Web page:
Zandra, Queen of Jazz, described as “a play with original music”, is a new work from Darn Skippy theatre company celebrating Ireland’s first international jazz star, written and performed by Roseanne Lynch, with music by Richard Lennon. The play runs at Smock Alley from November 18th-23rd and at the DLR Lexicon on December 6th and 7th.
Wednesday, November 20th
Mary Coughlan sings Billie Holiday
Arthur’s, Thomas Street, Dublin, arthurspub.ie
There can be few singers better suited to conjuring the spirit of Billie Holiday than the great Mary Coughlan. Like Holiday, Coughlan’s art has been forged in the crucible of personal tragedy and the Galway vocalist shares Holiday’s ability to invest a standard song with authentic emotion. This is her second Billie Holiday show this month, and tickets flew out the door long ago, so when Coughlan takes the Arthur’s stage – with a first-rate band including pianist Johnny Taylor, bassist Cormac O’Brien and drummer Dominic Mullen – she will be greeted by an audience that knows exactly how special this tribute to one of the founding mothers of the art of jazz singing is likely to be.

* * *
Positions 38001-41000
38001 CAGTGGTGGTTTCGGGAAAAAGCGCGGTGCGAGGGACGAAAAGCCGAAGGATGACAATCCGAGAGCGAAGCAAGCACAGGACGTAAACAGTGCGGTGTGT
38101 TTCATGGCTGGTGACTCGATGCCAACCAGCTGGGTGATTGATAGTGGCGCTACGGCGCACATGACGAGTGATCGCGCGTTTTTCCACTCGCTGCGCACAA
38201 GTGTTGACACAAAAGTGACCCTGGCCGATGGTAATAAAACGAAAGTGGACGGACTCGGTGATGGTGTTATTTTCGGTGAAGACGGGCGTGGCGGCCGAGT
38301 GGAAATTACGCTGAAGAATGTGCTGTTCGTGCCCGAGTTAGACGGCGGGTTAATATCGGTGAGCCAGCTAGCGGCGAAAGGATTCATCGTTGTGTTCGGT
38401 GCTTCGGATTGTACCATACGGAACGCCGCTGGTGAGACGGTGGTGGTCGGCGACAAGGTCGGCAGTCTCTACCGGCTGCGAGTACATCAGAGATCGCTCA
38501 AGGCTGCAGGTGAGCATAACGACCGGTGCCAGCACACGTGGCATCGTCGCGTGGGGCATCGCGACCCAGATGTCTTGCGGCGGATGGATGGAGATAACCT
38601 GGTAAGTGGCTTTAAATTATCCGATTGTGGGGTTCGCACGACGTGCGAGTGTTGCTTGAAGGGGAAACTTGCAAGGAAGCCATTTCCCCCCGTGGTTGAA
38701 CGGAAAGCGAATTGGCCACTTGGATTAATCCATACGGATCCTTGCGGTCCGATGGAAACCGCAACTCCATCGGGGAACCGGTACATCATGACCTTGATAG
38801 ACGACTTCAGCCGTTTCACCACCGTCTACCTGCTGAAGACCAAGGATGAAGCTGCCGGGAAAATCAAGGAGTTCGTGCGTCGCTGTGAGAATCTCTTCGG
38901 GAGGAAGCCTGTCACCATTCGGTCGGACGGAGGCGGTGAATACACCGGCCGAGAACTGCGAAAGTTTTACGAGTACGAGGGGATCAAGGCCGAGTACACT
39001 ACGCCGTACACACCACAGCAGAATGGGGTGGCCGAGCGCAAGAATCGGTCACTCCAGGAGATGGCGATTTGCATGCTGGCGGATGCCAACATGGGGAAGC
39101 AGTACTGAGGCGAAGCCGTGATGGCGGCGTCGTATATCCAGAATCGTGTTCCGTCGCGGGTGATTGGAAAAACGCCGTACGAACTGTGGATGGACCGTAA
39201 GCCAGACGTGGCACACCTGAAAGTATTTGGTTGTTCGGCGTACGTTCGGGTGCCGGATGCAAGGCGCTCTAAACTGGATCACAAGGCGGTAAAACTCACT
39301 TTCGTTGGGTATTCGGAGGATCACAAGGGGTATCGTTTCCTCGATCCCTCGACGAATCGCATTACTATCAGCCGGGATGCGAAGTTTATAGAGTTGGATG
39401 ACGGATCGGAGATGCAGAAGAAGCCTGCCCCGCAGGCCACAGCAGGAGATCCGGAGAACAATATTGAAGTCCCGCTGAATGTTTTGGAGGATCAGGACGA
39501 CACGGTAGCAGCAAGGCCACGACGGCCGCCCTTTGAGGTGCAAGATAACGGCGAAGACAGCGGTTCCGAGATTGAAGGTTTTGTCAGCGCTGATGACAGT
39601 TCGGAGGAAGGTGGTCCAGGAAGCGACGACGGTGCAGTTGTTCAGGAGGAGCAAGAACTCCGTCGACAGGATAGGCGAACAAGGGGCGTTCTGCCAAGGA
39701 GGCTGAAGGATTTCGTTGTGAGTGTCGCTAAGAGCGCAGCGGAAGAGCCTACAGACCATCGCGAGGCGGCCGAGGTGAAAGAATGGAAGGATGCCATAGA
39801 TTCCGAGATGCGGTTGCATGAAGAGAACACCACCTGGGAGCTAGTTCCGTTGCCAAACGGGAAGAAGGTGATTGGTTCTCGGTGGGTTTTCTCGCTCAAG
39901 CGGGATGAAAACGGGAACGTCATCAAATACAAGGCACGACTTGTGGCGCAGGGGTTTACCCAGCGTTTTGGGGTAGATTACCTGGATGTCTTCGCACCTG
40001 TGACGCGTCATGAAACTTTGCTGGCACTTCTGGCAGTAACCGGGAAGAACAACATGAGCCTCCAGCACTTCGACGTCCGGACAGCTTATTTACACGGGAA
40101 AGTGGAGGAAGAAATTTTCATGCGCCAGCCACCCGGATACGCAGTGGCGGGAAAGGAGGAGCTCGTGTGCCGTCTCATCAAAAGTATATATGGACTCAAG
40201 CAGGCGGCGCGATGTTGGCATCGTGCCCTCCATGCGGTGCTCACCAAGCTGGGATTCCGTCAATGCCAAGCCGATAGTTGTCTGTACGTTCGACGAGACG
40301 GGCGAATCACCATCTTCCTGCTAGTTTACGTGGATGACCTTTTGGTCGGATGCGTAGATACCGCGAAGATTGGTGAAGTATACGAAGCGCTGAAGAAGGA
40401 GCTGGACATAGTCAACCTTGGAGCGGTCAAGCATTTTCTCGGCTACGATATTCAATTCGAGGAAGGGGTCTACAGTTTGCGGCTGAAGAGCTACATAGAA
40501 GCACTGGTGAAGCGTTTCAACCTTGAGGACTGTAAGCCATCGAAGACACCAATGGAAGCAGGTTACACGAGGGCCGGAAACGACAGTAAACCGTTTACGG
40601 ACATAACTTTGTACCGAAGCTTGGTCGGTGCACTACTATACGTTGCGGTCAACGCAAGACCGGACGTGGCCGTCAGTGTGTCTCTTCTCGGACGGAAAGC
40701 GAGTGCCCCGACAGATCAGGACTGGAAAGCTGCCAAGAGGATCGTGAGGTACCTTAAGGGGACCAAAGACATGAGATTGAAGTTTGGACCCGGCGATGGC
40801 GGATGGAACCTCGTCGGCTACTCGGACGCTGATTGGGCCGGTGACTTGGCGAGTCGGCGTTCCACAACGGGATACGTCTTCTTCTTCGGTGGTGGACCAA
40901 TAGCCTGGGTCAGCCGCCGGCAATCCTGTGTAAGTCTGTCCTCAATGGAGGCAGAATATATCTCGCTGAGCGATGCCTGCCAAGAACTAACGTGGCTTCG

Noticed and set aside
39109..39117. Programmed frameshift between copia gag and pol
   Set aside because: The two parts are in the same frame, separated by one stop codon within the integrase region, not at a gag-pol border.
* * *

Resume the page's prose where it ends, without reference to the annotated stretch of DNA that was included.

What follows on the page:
Thursday, November 21st
Ned Rothenberg & Paul G Smyth
Studio, National Concert Hall, Earlsfort Terrace, Dublin, nch.ie
US multi-reeds player Ned Rothenberg has been part of the left-of-centre New York downtown scene since the late 1970s, developing a highly individual sound that blends contemporary classical and free-jazz elements, influenced by musicians such as Sam Rivers and Henry Threadgill, and by “world” music, particularly the tradition of Japanese Shakuhachi, the bamboo flute which is a major instrument in Zen music. In a career now spanning five decades, Rothenberg has performed with some of the titans of free music including Anthony Braxton, John Zorn and Evan Parker. He’s in town for a duo performance with pianist Paul G Smyth of Dublin experimentalists the Jimmy Cake, and he also gives an early evening workshop entitled The Challenge Of World Music For The Creative Musician on Friday, November 22nd.